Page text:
A U.S.-owned oil-drilling ship with 97 people aboard capsized early today after a typhoon swept through the Gulf of Thailand with 100-m.p.h. winds.
Carol Scott, a spokeswoman for Los Angeles-based Unocal, which owns the ship, said in Bangkok that a company helicopter spotted a small overturned boat with a number of people clinging to it. She did not say how many people were seen.
Barry Lane, a Los Angeles spokesman for Unocal, said rescue efforts at the scene, about 270 miles south of Bangkok, were hampered by 6-foot waves.
He said ships and aircraft had been searching for the 351-foot Seacrest, a Panamanian-registered vessel, following a severe typhoon that lashed the area with 100-m.p.h. winds and 35-foot waves.
The ship was spotted with its bottom up by a Unocal vessel this morning, said Lane, who received the news from Unocal Thailand Ltd. officials in Bangkok.
Unocal officials said the crew included 67 Thai nationals and 30 workers from other countries, six of them Americans. Lane said the Seacrest is owned by a Unocal subsidiary and operated by Great Eastern Drilling and Engineering Co. of Singapore.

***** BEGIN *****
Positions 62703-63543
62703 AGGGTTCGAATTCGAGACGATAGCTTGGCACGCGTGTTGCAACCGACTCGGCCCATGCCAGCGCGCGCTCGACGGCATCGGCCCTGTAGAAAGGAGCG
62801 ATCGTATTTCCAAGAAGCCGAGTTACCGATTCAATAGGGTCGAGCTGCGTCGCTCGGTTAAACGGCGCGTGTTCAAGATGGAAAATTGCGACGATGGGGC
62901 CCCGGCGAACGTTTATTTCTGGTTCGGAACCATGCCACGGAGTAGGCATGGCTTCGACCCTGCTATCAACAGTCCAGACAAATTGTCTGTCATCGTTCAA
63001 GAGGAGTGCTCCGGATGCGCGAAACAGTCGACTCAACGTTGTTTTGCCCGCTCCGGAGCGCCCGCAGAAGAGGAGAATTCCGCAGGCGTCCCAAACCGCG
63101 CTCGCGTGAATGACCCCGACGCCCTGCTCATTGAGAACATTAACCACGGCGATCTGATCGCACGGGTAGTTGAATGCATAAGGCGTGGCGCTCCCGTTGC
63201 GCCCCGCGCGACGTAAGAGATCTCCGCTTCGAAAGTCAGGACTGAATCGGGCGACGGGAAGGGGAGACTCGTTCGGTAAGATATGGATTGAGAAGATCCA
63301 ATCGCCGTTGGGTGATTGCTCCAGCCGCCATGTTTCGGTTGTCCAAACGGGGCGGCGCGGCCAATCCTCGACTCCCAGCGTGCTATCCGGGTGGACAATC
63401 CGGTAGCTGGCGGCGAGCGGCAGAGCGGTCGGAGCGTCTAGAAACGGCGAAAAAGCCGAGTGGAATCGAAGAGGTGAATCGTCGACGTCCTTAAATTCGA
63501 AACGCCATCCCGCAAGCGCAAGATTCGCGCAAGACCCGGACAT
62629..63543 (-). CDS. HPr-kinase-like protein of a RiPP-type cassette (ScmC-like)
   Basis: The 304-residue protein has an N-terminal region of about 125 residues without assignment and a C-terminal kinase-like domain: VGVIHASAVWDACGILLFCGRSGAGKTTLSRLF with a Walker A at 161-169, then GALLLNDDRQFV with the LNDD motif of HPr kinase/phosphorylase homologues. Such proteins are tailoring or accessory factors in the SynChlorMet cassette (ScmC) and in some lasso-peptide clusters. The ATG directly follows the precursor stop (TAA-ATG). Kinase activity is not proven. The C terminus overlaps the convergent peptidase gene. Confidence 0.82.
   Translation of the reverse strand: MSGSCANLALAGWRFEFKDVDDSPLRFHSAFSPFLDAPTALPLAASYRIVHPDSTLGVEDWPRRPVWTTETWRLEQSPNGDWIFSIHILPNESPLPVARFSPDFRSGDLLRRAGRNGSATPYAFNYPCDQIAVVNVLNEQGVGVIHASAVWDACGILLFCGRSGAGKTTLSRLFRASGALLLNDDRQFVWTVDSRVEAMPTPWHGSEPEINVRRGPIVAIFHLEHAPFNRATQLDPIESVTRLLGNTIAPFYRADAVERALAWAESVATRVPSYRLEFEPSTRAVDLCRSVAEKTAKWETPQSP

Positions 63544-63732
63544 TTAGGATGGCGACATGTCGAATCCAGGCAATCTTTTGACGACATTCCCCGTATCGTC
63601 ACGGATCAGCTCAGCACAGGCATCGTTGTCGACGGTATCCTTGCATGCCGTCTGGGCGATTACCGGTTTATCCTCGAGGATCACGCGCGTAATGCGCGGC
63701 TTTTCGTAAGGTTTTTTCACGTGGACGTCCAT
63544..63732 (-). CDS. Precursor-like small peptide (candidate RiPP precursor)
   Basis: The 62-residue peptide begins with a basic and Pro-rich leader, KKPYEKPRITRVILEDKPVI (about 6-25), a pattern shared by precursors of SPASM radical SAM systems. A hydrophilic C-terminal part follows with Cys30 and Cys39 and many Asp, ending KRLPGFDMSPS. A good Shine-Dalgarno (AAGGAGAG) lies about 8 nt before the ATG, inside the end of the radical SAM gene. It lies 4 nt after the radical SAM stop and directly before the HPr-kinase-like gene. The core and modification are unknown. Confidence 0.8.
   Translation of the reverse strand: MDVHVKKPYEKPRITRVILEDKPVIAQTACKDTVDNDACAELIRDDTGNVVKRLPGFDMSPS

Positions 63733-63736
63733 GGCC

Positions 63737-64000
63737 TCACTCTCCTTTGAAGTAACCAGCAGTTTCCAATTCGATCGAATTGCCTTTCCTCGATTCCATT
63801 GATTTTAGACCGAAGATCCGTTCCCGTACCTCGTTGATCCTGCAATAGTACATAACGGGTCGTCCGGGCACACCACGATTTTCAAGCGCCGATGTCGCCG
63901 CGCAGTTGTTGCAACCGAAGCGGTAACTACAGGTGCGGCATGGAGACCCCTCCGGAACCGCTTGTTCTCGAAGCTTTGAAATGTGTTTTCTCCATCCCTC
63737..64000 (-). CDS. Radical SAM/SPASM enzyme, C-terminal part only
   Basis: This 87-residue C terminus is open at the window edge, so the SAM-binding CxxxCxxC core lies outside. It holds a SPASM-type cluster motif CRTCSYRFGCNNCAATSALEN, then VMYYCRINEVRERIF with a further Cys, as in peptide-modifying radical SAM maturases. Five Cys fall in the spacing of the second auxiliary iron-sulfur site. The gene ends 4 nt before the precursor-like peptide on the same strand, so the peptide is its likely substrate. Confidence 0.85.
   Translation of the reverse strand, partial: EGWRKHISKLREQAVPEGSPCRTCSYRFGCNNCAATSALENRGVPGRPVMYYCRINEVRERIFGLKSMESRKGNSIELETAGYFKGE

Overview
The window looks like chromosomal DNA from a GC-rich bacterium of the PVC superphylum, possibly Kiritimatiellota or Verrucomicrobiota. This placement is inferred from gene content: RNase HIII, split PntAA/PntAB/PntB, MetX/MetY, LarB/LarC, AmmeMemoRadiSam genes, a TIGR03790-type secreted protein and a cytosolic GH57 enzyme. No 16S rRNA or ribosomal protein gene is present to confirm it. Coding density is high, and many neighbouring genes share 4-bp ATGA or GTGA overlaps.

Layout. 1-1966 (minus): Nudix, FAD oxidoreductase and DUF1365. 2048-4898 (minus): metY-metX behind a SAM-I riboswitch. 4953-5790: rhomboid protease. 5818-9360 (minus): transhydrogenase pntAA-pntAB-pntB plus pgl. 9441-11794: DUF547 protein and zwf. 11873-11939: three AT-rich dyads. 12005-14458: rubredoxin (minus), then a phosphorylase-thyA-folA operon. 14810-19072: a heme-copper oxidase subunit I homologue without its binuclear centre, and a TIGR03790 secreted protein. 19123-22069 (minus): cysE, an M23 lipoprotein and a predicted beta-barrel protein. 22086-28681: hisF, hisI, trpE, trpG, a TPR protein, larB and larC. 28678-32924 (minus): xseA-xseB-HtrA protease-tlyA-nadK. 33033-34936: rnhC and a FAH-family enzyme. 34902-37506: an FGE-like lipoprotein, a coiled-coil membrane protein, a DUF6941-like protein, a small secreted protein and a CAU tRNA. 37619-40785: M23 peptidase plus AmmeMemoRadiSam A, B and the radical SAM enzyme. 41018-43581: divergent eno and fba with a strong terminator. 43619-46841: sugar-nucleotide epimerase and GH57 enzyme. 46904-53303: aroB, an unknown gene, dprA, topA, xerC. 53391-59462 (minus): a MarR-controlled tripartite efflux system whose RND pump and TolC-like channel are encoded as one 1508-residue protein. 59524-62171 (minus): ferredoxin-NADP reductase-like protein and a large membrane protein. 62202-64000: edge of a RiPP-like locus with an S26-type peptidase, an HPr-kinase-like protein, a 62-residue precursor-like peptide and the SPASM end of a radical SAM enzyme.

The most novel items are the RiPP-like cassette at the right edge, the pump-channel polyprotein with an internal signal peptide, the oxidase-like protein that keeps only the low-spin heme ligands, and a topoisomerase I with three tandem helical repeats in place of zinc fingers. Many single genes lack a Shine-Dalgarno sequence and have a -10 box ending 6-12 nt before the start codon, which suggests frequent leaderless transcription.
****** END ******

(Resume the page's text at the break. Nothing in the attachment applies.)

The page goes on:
He said of the 97 on board, 77 are Great Eastern employees, one is a Unocal worker and 19 are from various other oil field companies.
Lane said a 60-foot-high drilling rig mounted in the center of the ship was stacked with drilling equipment, and there was concern the ship might have been too top-heavy to weather such a fierce storm.
He said the Seacrest had been operating in the Platong natural gas field and the crew was preparing to run casing into a recently drilled gas well. The vessel drills for both oil and gas.